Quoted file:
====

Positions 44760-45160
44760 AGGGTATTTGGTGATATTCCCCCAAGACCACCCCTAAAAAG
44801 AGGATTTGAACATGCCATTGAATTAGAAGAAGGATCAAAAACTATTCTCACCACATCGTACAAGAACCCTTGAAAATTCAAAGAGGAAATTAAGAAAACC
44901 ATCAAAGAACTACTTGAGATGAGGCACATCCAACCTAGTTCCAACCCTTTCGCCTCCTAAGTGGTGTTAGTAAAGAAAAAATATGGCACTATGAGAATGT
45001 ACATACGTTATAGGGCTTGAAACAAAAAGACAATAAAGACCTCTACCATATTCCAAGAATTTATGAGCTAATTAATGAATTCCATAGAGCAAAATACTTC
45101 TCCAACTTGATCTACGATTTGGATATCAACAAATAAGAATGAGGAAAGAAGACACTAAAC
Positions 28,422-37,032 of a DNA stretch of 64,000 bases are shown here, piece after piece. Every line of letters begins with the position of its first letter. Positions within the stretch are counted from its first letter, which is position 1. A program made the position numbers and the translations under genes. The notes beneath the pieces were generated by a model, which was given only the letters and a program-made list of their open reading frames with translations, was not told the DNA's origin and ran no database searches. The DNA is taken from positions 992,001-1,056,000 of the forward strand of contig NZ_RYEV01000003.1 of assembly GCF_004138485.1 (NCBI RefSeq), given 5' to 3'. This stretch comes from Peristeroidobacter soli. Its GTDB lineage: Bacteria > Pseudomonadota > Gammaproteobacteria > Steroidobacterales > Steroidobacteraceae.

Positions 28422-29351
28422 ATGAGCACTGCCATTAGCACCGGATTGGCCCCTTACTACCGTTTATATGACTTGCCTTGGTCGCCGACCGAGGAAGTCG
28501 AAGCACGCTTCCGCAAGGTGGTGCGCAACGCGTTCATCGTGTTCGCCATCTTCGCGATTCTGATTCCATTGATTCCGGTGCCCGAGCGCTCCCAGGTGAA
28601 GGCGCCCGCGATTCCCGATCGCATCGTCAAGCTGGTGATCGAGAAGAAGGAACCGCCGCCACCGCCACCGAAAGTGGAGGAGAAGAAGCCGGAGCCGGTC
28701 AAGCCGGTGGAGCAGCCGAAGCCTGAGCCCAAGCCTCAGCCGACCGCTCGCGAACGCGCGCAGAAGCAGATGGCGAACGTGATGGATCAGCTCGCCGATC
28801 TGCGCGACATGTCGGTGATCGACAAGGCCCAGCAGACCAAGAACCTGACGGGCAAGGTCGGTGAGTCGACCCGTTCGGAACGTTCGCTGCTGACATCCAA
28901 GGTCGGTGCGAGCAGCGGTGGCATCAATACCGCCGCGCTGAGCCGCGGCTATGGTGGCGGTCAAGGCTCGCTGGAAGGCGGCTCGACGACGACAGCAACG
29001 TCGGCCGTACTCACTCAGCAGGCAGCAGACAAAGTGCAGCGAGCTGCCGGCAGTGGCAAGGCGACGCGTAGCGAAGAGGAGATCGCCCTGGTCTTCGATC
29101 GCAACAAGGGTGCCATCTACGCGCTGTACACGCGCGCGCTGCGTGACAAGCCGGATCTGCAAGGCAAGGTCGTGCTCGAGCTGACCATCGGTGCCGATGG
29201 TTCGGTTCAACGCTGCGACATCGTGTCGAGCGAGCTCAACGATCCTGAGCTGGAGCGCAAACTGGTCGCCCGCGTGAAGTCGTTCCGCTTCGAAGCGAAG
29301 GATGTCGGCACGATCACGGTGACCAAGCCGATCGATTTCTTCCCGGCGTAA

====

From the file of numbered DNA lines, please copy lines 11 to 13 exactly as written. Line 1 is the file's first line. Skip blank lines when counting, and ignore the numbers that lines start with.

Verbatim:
28601 GGCGCCCGCGATTCCCGATCGCATCGTCAAGCTGGTGATCGAGAAGAAGGAACCGCCGCCACCGCCACCGAAAGTGGAGGAGAAGAAGCCGGAGCCGGTC
28701 AAGCCGGTGGAGCAGCCGAAGCCTGAGCCCAAGCCTCAGCCGACCGCTCGCGAACGCGCGCAGAAGCAGATGGCGAACGTGATGGATCAGCTCGCCGATC
28801 TGCGCGACATGTCGGTGATCGACAAGGCCCAGCAGACCAAGAACCTGACGGGCAAGGTCGGTGAGTCGACCCGTTCGGAACGTTCGCTGCTGACATCCAA